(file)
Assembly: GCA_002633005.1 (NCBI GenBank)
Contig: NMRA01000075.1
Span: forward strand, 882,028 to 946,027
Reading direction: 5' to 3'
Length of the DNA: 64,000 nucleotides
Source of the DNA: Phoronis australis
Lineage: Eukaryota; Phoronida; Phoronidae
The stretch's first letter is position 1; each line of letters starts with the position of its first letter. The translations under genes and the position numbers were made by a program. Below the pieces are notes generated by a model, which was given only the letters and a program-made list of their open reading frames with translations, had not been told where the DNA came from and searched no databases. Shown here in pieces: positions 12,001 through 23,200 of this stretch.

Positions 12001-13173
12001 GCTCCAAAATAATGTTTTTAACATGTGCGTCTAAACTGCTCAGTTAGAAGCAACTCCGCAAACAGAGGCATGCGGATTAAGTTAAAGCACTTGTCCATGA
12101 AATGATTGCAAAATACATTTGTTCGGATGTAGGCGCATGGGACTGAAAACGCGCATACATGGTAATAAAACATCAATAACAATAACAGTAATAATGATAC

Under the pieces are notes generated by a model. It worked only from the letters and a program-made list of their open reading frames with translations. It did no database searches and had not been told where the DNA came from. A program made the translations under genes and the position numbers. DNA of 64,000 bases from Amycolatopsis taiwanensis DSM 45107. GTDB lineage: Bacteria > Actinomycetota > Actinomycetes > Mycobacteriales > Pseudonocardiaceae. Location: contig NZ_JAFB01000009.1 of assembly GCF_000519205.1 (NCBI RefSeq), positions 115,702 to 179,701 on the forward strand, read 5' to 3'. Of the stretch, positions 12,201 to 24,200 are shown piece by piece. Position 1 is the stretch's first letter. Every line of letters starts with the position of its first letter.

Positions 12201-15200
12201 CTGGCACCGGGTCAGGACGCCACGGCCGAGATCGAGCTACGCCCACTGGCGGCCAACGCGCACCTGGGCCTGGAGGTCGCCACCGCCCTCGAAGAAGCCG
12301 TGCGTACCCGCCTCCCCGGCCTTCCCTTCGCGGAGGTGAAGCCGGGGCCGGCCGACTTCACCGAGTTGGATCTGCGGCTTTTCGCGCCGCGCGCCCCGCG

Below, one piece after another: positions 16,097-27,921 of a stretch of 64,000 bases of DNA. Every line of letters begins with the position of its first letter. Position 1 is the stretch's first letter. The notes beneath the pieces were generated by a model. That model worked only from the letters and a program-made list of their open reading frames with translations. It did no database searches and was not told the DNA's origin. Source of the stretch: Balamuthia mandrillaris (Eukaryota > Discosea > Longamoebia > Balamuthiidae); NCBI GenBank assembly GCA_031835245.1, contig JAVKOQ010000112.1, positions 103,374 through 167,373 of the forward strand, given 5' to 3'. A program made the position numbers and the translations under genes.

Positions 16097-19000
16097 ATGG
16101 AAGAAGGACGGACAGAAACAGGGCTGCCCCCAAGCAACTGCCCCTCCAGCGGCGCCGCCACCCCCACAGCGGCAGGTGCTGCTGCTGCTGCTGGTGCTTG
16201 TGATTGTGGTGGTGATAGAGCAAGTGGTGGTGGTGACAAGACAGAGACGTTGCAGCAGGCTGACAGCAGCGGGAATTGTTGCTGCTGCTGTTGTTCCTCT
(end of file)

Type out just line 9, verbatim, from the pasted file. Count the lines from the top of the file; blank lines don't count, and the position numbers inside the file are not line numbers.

Positions 12001-13173